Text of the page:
Throughout my career, I’ve found that companies who encourage community involvement separate themselves from their competitors, develop more loyal customers and enhance employee happiness. Participating in community service not only makes a difference to the organizations and people being served, but also makes a difference in your own personal life. Participating in community service activities helps to enhance social awareness and responsibility, while building community relationships.
As a new member of the GroundFloor Media team and as a Colorado native, it is incredibly impactful to know I am working for a company that is committed to making a difference in the Denver community.
This week one of our account teams held an “Intense Period Debrief” – an opportunity to assess what went well, what could have gone better and what we can do moving forward to learn from experiences once a project is complete. The irony of this particular meeting was that, in taking the time to take a step back, much of what we learned from this particular account was the importance of taking calculated steps back more often.
The marketing world moves fast – new platforms, new products, content trends (this week it’s sarcastic polls on Twitter, FYI), changes in user behavior… the list of things that change actually changes itself quite frequently.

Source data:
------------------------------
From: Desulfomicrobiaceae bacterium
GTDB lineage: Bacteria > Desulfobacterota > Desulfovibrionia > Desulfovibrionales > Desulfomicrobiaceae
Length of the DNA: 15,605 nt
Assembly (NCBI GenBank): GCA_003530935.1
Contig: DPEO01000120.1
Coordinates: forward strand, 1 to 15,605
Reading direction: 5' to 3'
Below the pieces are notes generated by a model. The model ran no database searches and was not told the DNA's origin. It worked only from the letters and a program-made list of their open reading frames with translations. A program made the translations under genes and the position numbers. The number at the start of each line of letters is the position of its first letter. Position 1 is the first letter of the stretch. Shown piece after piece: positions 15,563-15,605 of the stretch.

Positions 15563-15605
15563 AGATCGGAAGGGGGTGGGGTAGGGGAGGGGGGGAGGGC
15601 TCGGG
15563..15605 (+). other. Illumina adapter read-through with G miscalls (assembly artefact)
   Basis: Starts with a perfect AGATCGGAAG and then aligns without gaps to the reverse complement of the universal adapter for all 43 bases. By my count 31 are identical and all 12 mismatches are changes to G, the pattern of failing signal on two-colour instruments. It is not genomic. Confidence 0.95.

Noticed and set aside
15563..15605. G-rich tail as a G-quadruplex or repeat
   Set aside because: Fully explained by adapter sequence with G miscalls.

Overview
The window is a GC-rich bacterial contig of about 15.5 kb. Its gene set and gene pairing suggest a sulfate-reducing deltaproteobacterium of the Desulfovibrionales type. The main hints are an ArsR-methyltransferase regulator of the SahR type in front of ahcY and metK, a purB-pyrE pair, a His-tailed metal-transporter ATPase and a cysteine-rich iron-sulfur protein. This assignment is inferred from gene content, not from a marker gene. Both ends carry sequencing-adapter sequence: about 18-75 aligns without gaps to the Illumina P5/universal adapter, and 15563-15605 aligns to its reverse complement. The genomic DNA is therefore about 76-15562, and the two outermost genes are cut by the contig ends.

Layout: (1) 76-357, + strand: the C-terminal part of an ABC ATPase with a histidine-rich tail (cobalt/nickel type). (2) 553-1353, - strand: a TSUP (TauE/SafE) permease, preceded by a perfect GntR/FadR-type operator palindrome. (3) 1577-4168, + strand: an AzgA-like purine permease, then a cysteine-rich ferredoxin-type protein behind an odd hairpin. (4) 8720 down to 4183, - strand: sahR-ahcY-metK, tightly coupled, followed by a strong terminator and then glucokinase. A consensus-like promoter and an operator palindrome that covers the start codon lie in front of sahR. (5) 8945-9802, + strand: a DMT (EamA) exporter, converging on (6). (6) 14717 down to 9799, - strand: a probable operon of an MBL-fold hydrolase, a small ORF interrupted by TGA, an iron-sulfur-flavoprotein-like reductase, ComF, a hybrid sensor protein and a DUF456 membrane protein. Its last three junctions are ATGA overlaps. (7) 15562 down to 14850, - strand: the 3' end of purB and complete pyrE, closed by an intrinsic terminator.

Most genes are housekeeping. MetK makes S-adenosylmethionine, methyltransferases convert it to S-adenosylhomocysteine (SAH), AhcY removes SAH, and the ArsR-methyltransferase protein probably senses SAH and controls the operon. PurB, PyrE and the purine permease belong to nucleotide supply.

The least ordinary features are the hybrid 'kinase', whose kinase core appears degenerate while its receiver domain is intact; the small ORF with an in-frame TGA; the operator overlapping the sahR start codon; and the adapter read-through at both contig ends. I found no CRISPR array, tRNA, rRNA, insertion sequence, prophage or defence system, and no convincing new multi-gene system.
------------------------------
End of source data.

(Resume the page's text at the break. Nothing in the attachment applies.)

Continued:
Add aggressive deadlines and high expectations to the list, and we’re frequently working in a world that pushes forward so fast that it’s easy to forget to step back and think strategically once a plan is in place. Ultimately, the best-laid plans don’t mean much if expectations aren’t set, processes aren’t communicated, and those plans don’t evolve based on trends and ongoing data.
Nonprofits, how are you engaging your corporate partners in experiencing the non-cash value of your organization? When was the last time you invited your corporate partner on a site tour or a behind-the-scenes experience with your services, or asked them to participate in a volunteer opportunity?
A few years ago, I was invited to Children’s Hospital Colorado for a half-day session at the hospital. I was with a small group of other agency partners, community influencers and donors, and we spent the day meeting with doctors, sitting in clinics and touring different departments throughout the hospital. My eyes were opened to the expertise, resource needs and opportunities as well as the challenges in health care.
I also participated this spring in a Denver Public Schools Day of Service with Noble Energy and the Denver Broncos where we helped move classroom furniture at Cheltenham Elementary School, participated in field day activities and met with the principal and teachers. As a parent, education is a top priority for me, and being able to step into the hallways for the day and feel the impact of budget cuts was eye-opening. Read more after the jump…